The main character (who still needs a good name, the whole idea started when I used to fish with Jack Cook and I thought: well there is a great hard-boiled detective name), lives in a trailer on the Sky with his loyal Rottweiler, Goblin. He might drink a little too much. He has an on again, off again girlfriend, and hangs out with Bill Gates. He’s kind of a wise ass. In The Devil Knows, he stumbles upon a smuggling operation while back country fishing and meets some very poorly adjusted people. Again, very hard to extract something relevant and self-contained.

Sorry about the language

Good sleeping weather, though, especially once the Bourbon runs out. Next thing I know, Goblin is barking at the door. I was just sitting up when I heard a tremendous crash and the whole trailer lurched. The octagonal-cut glass I favor for my bourbon came off the shelf above the bed and cut a nasty gash on my scalp. Now I was pissed. I rolled out of bed onto my feet and the trailer lurched again. There weren’t too many more of those before Goblin and I took a little bobsled run down the ridge. I stumbled to the door and just got it opened when there was a final crash that brought me to my knees. Goblin tried to break past me, but I got him by his chain collar, wincing with the force as the links cut into my finger tendons.

“Come on out Jack!”

Well hallelujah, and who could that be? I was a bit fuzzy, but coming around fast. I stood up and walked out the door, only to fall flat on my face since my stoop was about ten feet to my left. Fortunately, I was too dazed to let go of the dog. I got up slowly, high beams in my eyes. Some fuckers had been ramming my trailer with a big old Dodge four-by.

“What the fuck?” Goblin was going ballistic. “Sitz!” I barked in German, and he sat right down next to me, although I could tell he didn’t like it.

“Where’s our dope, dirt bag.”

“Dope?”

A man walked into the light and dropped me with the stock of a shotgun, just like that. There was no holding Goblin back after that. He hit him in the inner thigh, near the femoral artery and the guy went down screaming. “Shoot him! Shoot him!” But there was too much confusion and the dog was between us. “Aus!” I screamed, although it was against my best instincts, as it seemed that Goblin had the better handle on the situation. I was finally able to pull him off, and put him behind me. “Platz!” He laid down, providing what I hoped was an impossible target, his muddy coloring blending him in with the shadows.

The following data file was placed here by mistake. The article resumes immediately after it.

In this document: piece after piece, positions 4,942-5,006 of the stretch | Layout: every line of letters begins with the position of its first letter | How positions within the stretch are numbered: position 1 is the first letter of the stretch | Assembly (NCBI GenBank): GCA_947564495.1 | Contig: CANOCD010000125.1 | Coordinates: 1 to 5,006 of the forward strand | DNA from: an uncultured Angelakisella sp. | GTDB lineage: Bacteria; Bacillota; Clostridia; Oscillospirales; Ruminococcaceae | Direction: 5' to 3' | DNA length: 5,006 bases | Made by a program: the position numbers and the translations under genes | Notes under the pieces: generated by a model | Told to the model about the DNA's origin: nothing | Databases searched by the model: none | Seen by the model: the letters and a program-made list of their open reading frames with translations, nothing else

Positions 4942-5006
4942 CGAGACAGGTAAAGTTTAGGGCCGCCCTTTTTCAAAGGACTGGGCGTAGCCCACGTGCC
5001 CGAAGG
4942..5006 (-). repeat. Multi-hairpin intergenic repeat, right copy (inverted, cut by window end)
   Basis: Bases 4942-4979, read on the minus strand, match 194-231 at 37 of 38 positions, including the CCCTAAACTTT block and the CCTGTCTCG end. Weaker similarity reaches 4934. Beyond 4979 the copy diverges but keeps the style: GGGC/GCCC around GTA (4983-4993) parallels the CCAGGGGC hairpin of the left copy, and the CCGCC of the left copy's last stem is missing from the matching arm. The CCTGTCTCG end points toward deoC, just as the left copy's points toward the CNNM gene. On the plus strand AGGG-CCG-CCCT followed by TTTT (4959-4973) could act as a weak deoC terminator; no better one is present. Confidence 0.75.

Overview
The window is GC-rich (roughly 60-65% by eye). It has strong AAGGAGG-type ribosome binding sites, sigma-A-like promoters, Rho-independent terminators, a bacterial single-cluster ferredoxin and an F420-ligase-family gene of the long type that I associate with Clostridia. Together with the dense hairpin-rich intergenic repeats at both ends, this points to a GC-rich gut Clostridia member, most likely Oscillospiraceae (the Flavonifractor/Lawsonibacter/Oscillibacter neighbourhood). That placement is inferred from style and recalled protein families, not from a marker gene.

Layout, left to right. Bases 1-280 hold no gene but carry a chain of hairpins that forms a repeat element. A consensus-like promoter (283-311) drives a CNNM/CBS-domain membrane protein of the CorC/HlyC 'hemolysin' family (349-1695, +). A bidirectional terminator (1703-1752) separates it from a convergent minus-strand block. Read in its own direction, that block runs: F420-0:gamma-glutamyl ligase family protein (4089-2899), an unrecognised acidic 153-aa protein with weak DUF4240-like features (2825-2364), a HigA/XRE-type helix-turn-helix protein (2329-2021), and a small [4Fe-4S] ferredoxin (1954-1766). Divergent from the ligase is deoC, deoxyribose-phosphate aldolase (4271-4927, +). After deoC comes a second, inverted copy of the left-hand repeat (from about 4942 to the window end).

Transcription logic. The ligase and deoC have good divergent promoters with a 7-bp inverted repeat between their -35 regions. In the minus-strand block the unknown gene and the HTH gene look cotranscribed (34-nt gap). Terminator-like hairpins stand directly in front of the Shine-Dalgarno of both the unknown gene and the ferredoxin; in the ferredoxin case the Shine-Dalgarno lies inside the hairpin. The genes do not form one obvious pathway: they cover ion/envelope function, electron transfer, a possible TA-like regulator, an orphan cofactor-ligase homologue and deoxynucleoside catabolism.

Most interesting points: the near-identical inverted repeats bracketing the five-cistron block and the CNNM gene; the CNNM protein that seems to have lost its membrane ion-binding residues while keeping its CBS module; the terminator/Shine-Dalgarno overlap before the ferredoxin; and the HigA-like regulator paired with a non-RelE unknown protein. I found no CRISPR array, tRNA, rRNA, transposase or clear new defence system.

“Shoot that fucking dog!” The guy was screaming over and over again.

“If you do, you better shoot me, too.”

He had crab-walked back to his partner.

“Shut the fuck up, both of you.” This voice was way too rational and cold for the situation. He stepped forward. “Where. Is. My. Fucking. Dope.”

I was wiping blood out of my mouth.

“I don’t…” I started to say, when in the worlds of Arlo Guthrie, he dropped an 8 x10 glossy  color photo down on the ground in front of me. There was my truck, and my license plate broad as day.

“I know you took it. You were there three times and now it’s gone. I’m going to ask one more time, then I am going to shoot the dog, and then blow your arms and legs off one at a time until you tell me where it is.”

Did I mention I love that dog? My gears were pretty rusty but most of them were still there. “I’ll get it for you.” By now, I was on my feet. Goblin was still behind me. With his mouth hanging open and his tongue out, he actually looked kind of jolly.  He loves this shit. “But it’s not here. I’ll have to get it tomorrow.”

“Can you believe this guy?” He looked back to his friend with the shotgun. “I’m not fooling around, I want my shit.”

“I told you I would get it for you!”

“Okay, I warned you.” He shrugged his shoulders. His buddy pumped the gun and blew a whole in my boat parked just to the right of me.

“Jesus!” I screamed as a piece of shrapnel caught me in the thigh.

I hobbled over to the boat. I heard the gun pump again.

“Easy Tony Soprano,” I said, and pulled the brick out from the compartment. “Like I said, it’s not here. It’s on an island in the river. And now it looks like it’s going to be a while before I can get it.”

The smart guy’s eyebrows when up. “Now we’re getting somewhere. He handed me a card. Tomorrow. Get it, call us.”

“Whoa. Not so easy. First there is this.” I waved vaguely at the boat. “Second, there is this,” I held my hand out to the rain. “First flood of the winter. The river is impassable.”

He looked daggers. “Hey,” I shrugged, you don’t want to go through all of this and dump it in the river do you?”

“When?”

“When the river falls.”

“You got two days.”

“I’ll call God and get him right on it.”

He walked right up to me, nose-to- nose and grabbed the wound on my thigh.

“Ungh!”

“Two days.” He turned and walked back towards the truck. I was bent double but kind of pissed.

“I don’t suppose there is a finder’s fee?”

“I don’t like wiseasses,” He pointed at Goblin, “and I don’t like your dog.”

His buddy limped over to the driver’s side and got in, wincing. They backed out and I stood there watching. Then I turned to Goblin said “Break!” and passed out.

P.S. Who Are You and Where are You From?

This month I’ve published over 15,000 words and hundreds of images.  I’m always interested in knowing if people find the work relevant. Please take time to leave comments, and definitely to share.

Who is visiting me from the Ukraine?

WordPress gives me these awesome reports and I can see how people find me, where they live, how they found the blog, what pages they visited. I see people from Europe, Asia, South America, and I always wonder who they are. I would love to get comments from  you!

 

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Posted in: Fiction, Writing